Immigration Smackdown: Pro Wrestlers Hit on a Hot-Button Issue

In a sleeveless University of Arizona T-shirt, RJ Brewer walks along a chain link fence in a non-descript desert.

“It is my job as an American citizen to protect my country against enemies both foreign and domestic,” Brewer says in the video posted to YouTube. “But as a professional wrestler it is even more important to protect my country from these illegal immigrants who are about to hop over this fence and try to take the jobs away from the real American professional wrestlers.”

It’s a typical diatribe for Brewer, the supposed “son” of Arizona Governor Jan Brewer who wrestles for the ind ie promotion, Lucha Libre USA ( He often points to his “mother” as the most powerful woman in America, and someone who’s standing up for what’s right. And what’s right in this case is securing the border and kicking out undocumented immigrants —whether that’s in this country or in the ring.

“I enjoy [the storyline] a lot,” Brewer says on the phone while at an airport the day after performing a show in his “hometown” of Phoenix, Ariz. “For me it’s not so much storyline. What I say is what I mean. Obviously, it’s pro wrestling, it’s theater, so everything you do is going to be magnified by a thousand … but everything I say I mean. I obviously turn it up for the cameras, so I’m not playing anything. Obviously it’s theater, but I’m passionate about politics, passionate about wrestling and I finally have an opportunity where I can talk about both so it’s pretty cool.”

With an audience that’s overwhelmingly Latino at Lucha Libre USA matches, Brewer plays the bad guy (or “heel” in wrestling vernacular) and he’s arguably one of the best in the business today. Boos, insults — in both English and Spanish — and sometimes even food or drinks rain down on Brewer as he enters the ring. For a guy who’s paid to be hated, he’s certainly good at his job.

Wrestling’s History of Race-Based Storylines

While a character like Brewer has current relevance thanks to the political and legal wrangling surrounding immigration today, storylines dealing with race and political issues can be found throughout the long history of pro wrestling.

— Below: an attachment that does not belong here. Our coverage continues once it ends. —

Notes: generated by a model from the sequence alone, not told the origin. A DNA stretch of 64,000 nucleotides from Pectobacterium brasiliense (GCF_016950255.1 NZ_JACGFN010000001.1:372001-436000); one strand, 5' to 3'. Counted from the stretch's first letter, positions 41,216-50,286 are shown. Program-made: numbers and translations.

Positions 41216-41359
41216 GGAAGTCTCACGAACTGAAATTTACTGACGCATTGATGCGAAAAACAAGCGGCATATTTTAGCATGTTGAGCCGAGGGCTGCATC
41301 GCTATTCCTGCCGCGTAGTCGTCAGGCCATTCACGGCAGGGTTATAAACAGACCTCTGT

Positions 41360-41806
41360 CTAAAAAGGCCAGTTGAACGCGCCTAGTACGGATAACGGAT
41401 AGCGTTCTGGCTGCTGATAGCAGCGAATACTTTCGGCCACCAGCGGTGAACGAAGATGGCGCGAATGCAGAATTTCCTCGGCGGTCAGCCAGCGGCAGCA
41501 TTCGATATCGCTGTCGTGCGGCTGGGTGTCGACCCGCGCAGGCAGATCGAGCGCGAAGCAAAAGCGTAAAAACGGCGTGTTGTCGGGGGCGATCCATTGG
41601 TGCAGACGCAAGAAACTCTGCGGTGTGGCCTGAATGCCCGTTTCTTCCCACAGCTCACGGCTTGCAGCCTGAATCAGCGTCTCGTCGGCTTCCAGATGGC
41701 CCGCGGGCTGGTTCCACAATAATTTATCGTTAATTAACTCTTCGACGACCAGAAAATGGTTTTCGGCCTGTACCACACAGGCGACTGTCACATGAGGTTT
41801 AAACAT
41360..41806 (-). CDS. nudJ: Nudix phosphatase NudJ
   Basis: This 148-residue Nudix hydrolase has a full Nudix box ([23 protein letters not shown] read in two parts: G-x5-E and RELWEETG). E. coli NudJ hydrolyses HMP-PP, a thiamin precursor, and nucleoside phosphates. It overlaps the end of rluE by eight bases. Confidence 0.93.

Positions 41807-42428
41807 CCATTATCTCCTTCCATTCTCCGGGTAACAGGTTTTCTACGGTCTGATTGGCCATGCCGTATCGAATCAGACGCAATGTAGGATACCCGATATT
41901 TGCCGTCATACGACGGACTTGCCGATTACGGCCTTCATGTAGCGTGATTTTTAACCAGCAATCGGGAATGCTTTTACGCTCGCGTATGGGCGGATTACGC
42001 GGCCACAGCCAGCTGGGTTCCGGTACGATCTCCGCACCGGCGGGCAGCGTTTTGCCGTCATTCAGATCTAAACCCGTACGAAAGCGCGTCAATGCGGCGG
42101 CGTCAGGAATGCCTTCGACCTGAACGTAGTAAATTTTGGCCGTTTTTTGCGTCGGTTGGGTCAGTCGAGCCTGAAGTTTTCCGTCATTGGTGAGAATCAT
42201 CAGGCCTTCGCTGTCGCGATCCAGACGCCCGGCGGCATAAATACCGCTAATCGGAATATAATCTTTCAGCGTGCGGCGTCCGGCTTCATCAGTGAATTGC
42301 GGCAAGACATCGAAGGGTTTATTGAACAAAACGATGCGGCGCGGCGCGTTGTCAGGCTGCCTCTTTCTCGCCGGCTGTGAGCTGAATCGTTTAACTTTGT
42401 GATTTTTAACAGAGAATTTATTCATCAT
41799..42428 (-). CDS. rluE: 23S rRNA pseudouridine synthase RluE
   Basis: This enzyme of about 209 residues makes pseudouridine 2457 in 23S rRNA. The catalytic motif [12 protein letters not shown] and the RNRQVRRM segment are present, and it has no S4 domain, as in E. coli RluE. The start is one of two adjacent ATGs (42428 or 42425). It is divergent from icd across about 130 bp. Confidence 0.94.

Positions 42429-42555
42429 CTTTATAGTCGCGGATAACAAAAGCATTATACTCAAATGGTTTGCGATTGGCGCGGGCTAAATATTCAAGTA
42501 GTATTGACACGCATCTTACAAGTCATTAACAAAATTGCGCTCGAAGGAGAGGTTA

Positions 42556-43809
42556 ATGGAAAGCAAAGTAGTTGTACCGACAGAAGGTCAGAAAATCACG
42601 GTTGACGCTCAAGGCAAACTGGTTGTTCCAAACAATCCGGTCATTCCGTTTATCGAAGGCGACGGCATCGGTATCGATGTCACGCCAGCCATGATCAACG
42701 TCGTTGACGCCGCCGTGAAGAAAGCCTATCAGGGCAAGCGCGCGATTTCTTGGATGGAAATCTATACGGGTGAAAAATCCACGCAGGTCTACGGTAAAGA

“What [Lucha Libre USA] is doing isn’t anything new,” says “New York Times” best-selling author Keith Elliott Greenberg, who has written books about legends Superstar Billy Graham, Ric Flair and Freddie Blassie. “That was always a common theme with Latinos, where there would always be a character who played the role of a redneck who would deliberately say things to inflame the crowd … In fact, that was done as recently as when Eddie Guerrero was alive and in the WWE. JBL shot an angle where he was throwing immigrants back across the border.”

The WWE has never been afraid to play up stereotypes, particularly related to Latinos. For example, there was a tag team called the “Mexicools,” comprised of two known Lucha Libre wrestlers who rode to the ring on lawnmowers. Go back even further to the regional days of wrestling and similar storylines appear.

“In the Los Angeles promotion [in the 1970s] it was Black Gordman and The Great Goliath. They would antagonize the Latino audience by insisting the ring announcer proclaim they were from New Mexico but not Mexico,” Greenberg says. “When Pedro Morales was the champion in the early 1970s in the [World Wide Wrestling Federation], even though he was Puerto Rican, I remember Black Jack Mulligan’s manager, The Grand Wizard, calling him a wetback.”